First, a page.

May 30, 2011, - 11:19 pm
Since it’s one of the most important American holidays (at least to me), I’m embarrassed to put up my Memorial Day post so late in the day, but it couldn’t be helped as I’ve been on the phone all day with emergency techs trying to eradicate a virus on my desktop computer, which kept me from going online. I finally gave up and write this from a cafe (on the world’s slowest laptop). But I believe we should remember those who made the ultimate sacrifice in service to our country, every single day–not just on one day a year.
U.S. Army Sgt. Chris Moore @ the Tomb of the Unknown Soldier (Photo by H. Darr Beiser/USA Today)
Natl Guard Staff Sgt. Duane Dreasky is Buried in Arlington Natl. Cemetery
And I couldn’t let this day end without sharing with you a fantastic USA Today column by my friend, Major James Key, Chaplain for the 3rd U.S. Infantry Regiment. James grew up in South Central L.A., was Arlington National Cemetery Chaplain, and also served as a soldier in the Iraq war. I joke with him that we are related somehow, since my last name means Key in Yiddish (the German-Hebrew hybrid). He is a fantastic writer and orator, and he is spot on here:
When I was much younger, Memorial Day to me meant a day off from school, a cookout in the park and the start of the summer vacation season.
Today, maturity and my military service have made me realize that the real heroes of our nation don’t earn million-dollar salaries, drive expensive cars or wear fancy clothes. They wear military uniforms, earn meager salaries and serve with little notoriety.The recent successful military operation by the Navy SEALs in Pakistan that killed Osama bin Laden is a reflection of the commitment and dedication that our servicemen and women have demonstrated since the birth of our nation.
And while every brave member of this elite military unit made it home safe and sound, others have not. During the past 10 years, more than 6,000 troops have become casualties of Operation Iraqi Freedom and Operation Enduring Freedom. Today, there are permanent empty chairs at the dinner tables of many families across America, which should remind us all that the price of freedom is still very high.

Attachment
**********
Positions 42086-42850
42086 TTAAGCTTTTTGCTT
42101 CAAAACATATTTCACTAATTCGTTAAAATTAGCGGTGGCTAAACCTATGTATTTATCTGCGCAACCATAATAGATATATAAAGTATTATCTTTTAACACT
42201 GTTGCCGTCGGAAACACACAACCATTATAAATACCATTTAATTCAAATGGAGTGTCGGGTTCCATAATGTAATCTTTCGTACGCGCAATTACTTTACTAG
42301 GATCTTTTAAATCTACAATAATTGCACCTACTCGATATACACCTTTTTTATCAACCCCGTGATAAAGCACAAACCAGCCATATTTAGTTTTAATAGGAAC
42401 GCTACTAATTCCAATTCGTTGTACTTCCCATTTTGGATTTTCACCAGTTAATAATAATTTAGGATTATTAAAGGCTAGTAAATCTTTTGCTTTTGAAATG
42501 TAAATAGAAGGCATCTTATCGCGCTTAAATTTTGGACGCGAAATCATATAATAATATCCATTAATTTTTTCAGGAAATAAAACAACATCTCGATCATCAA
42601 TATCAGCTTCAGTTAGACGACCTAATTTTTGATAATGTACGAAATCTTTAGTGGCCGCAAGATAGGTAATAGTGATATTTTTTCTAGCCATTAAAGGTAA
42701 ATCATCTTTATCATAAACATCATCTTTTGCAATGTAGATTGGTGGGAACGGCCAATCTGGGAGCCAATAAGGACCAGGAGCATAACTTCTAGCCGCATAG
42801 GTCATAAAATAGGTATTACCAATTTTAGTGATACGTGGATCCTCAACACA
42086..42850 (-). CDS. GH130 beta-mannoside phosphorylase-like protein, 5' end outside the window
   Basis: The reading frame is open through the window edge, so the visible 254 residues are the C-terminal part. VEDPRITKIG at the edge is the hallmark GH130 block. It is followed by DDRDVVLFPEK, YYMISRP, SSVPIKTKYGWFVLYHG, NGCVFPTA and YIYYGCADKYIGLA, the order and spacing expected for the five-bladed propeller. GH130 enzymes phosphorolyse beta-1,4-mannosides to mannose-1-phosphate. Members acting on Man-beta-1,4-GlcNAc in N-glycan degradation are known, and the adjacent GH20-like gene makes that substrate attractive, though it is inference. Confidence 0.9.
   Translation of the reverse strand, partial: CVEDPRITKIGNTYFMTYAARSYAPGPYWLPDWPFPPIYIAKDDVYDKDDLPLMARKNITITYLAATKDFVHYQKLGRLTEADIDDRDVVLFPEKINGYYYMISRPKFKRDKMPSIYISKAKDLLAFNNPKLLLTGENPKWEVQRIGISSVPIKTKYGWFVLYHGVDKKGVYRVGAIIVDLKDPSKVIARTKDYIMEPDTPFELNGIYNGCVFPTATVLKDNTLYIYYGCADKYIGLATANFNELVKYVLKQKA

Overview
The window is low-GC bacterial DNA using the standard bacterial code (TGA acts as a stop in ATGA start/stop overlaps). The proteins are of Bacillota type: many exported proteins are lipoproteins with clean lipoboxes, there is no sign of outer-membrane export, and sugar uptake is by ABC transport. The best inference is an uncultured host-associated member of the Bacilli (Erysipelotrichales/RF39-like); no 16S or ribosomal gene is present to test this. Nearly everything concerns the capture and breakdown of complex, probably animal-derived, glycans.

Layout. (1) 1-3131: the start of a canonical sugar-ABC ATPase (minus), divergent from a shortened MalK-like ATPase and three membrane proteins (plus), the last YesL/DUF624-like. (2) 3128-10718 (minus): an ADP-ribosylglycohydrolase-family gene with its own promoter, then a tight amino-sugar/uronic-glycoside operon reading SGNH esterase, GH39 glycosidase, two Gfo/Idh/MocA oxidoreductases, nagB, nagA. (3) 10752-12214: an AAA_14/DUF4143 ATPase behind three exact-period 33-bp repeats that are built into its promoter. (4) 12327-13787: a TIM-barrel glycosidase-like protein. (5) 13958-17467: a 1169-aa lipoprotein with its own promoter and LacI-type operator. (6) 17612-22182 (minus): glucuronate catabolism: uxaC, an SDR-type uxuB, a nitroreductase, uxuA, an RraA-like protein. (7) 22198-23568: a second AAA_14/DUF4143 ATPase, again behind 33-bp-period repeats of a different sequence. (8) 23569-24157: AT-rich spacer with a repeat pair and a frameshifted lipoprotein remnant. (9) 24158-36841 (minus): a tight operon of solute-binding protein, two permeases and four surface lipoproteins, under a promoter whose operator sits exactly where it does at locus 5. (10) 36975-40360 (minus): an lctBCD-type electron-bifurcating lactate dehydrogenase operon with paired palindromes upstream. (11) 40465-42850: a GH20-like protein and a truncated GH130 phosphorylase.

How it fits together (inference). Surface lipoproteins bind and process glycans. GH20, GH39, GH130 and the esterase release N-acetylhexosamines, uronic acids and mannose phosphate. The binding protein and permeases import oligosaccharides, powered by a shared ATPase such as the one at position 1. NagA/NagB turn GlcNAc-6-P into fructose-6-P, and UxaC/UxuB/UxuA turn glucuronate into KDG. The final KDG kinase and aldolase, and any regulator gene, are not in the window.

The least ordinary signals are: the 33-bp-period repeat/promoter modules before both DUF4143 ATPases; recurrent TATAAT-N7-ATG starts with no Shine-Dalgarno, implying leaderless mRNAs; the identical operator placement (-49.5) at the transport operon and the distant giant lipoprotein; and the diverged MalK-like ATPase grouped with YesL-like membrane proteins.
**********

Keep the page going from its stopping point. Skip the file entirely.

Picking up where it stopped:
Every time I preside over a funeral at Arlington National Cemetery, I’m reminded of this harsh reality. The history of America is replete with stories of young people leaving home to join the military and fight in wars. And while the families of these troops are very proud, no doubt somewhere deep in their soul they must wonder whether their loved ones will make it home safe.
Army Major James Key
As you celebrate this holiday, remember that these service men and women are everyday people who have dared to answer the clarion call to serve. They come from hard-working families and hail from big cities, small country towns and humble suburban neighborhoods. They represent different ethnicities, religions and creeds. They are the less than 1% of the population who serve in the U.S. military.
This Monday, let us not allow the commercialization of this holiday to upstage the significance of Memorial Day, which began in 1868 when members of the Grand Army of the Republic heeded the request of their commander, Gen. John A. Logan, to decorate the graves of their fallen compatriots. It has since become the day on which the U.S. honors the dead of all its wars.
So throughout this weekend, and especially on Monday, remember the empty chairs. These brave souls have given their lives so we can continue to enjoy the liberty that our forefathers envisioned for us all.
As Memorial Day enters its final moments, Major Key’s advice is good to remember every single day. It’s trite but true: they died so we could be free. Thank you to all of the men who gave their lives so we could continue on with our own lives in freedom, and all of those who survived but gave their limbs or were severely wounded, or endured unspeakable horrors, so we could go about our business in freedom. And thanks to those who served and came back in one piece. Let’s remember all of them 365 days of the year. G-d bless them all.
Tomb of the Unknown Soldier
Graves of Some of Our Fallen Heroes at Arlington National Cemetery
Graves of American Soldiers Who Gave Their Lives in WWII @ Normandy
Tags: American soldiers, Arlington National Cemetery, Chaplain, fallen heroes, James Key, Major James Key, Memorial Day, U.S. Armed Forces, ultimate sacrifice